The audience of the model plays was not really an audience in the everyday sense. Given the staging of the plays, the members of the audience were not consumers who could sit back and savor the artwork with serenely contemplative calm and interest. They were exhorted to participate in the plays -by studying them, assuming the roles of the characters, and staging performances in the streets, neighborhoods, and workplaces. Numerous work-units formed "propaganda teams" - theatrical troops - for the sole purpose of staging the model plays. Even those who had no aptitude for acting were obliged to sing the songs and recite the lines. Through the constant reproductions of the plays and widespread immersion in them, the people no longer just performed the dramas and acted out the roles on the stage: they came to live these roles and act out the scenarios in daily life. They came to identify with the heroes, taking on the tone, pitch, and manner of their speech and assuming their bodily postures. They even gesticulated and moved in the same heroic and theatrical way.
In her study of the model plays, Ellen Judd draws attention to the image of the dramatic pose, liangxiang. She asks us to imagine the chief character Yang Zirong in Taking the Tiger Mountain by Strategy (Zhiqu weihushan) "posed before a detachment of PLA soldiers and officers against the background of an unfurled red flag, or imagine Li Yuhe in The Red Lantern (Hongdeng ji) standing upright in bloodstained shirt, striking fear into the hearts of his torturers."24 It is not an exaggeration to say that for many these dramatic poses have become models to imitate and emulate in everyday behavior. Literary works and personal records have described this phenomenon of theater turned life. I will cite a striking example taken from a short story entitled "Marriage of the Dead" ("He fen") by Li Rui, a contemporary young writer. An incident in the story describes how a group of educated youth, former Red Guards from Beijing, try to protect the terraced field of a production brigade from the onslaught of a flood. They find themselves in a situation that calls for courage and heroism, and the Red Guards brave the flood in imitation of the heroes in one of the model plays:
They had won a red flag, though the first mountain torrents of summer had washed away two of the fields. At the second flood, the young graduates had taken the red flag from the home of the Party secretary to the field, stuck it at the edge and pledged to fight the flood and save the field. Like a raging bull, the waters had engulfed the field dam in the blink of an eye. The young graduates had jumped in hand in hand, like they did in the films.25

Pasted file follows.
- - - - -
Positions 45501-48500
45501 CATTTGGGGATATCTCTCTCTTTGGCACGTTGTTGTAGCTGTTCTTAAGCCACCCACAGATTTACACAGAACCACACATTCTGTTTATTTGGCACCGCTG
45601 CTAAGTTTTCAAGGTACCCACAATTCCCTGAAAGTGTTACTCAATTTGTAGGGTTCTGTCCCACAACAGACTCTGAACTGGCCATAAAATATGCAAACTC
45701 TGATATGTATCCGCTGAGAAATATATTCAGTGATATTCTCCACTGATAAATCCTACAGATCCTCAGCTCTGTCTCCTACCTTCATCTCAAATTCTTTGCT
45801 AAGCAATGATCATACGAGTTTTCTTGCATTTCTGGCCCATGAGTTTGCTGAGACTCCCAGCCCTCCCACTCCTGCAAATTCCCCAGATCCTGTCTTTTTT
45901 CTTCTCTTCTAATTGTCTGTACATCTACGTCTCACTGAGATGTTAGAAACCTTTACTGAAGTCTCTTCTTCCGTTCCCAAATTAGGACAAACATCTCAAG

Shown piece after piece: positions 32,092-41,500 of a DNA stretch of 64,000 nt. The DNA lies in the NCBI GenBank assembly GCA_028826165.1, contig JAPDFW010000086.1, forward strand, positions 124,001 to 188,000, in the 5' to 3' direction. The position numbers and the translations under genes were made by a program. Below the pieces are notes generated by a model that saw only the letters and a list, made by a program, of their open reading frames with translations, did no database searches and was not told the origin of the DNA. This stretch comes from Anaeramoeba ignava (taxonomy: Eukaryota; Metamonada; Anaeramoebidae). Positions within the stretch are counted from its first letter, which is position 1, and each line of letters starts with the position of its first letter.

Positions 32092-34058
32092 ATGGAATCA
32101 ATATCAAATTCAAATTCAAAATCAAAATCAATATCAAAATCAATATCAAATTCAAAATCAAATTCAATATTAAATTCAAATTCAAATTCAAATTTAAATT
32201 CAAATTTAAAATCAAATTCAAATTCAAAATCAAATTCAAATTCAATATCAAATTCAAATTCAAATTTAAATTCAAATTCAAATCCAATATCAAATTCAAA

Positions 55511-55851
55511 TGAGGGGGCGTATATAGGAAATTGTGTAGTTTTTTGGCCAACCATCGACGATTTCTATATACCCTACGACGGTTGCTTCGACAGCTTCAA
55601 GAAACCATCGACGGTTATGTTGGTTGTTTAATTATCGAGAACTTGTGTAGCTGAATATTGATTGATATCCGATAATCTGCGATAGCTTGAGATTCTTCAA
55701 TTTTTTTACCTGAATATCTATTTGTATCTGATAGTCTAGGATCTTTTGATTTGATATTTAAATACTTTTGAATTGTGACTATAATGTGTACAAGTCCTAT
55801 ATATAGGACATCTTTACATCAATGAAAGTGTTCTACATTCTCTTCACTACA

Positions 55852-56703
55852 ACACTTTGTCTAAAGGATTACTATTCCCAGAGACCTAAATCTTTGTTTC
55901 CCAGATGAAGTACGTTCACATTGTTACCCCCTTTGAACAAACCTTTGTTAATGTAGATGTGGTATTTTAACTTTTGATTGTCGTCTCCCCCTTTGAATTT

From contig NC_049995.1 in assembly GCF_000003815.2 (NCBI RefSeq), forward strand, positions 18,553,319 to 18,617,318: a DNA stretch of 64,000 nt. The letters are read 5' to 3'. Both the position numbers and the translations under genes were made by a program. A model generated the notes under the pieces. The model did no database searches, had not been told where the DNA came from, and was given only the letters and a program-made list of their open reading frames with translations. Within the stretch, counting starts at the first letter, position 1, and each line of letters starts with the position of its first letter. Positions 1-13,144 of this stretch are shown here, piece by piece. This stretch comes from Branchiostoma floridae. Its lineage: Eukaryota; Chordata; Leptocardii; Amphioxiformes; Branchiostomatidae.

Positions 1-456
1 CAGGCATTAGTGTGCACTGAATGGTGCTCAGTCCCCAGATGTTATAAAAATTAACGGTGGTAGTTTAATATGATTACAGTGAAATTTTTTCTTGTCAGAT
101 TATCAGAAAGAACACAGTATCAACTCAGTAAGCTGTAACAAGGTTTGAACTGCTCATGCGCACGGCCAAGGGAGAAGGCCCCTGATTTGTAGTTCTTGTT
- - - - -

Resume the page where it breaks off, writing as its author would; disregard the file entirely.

This heroic gesture turns out to be a complete disaster. It backfires in the senseless death of a Red Guard, a well-liked young girl whose memory later in the story becomes material for a traumatic replay of the horrifying incident in the minds of the living. The ironic and grotesque light in which this incident is described by Li Rui can hardly overcome the more sinister sense that the individual can be subjected to manipulation by political pressures and yet maintain enthusiasm and passion for self-sacrifice.
We know that theater - theater going and theatrical production -as a collective activity developed out of traditional rituals. The phenomenon of theater turned life or the theatricalization of life is only an epitome of the large-scale ritualization of the political culture -- the Maoist cult and the revolutionary ritual. The Cultural Revolution purportedly demolished traditional customs and habits, but paradoxically even as it busily destroyed the old things, the Revolution resurrected ancient rituals and rites or created modern versions of them. These modern rituals were practiced on a much larger scale and more thoroughly than any past political regime could have dreamed and managed. For a few years, the whole life of mainland Chinese was inundated with a high tide of rituals and rites. Homes and workplaces were turned into altars of worship, with Mao's portraits hung in prominent places. The Little Red Book of Mao's quotations and the four "grand volumes" of Mao's selected works became holy scriptures, to be carried around, studied, recited, and discussed at endless study sessions. The most ritualistic of all were the morning prayers and the evening report (zao qingshi, wan huibao), with their rigid formulas, gestures, and words, performed in private or in groups with religious solemnity and seriousness. People plunged into a whole whirl of artistic activities: the loyalty dance in which almost everybody participated and the exhibition halls where artifacts glorifying Mao were put on display for worshipers. These so-called Loyalty Halls sprung up all over the country. On top of all these activities and institutions was a new speech, a Maoist Newspeak, which is hard for anyone not involved in the movement to decipher.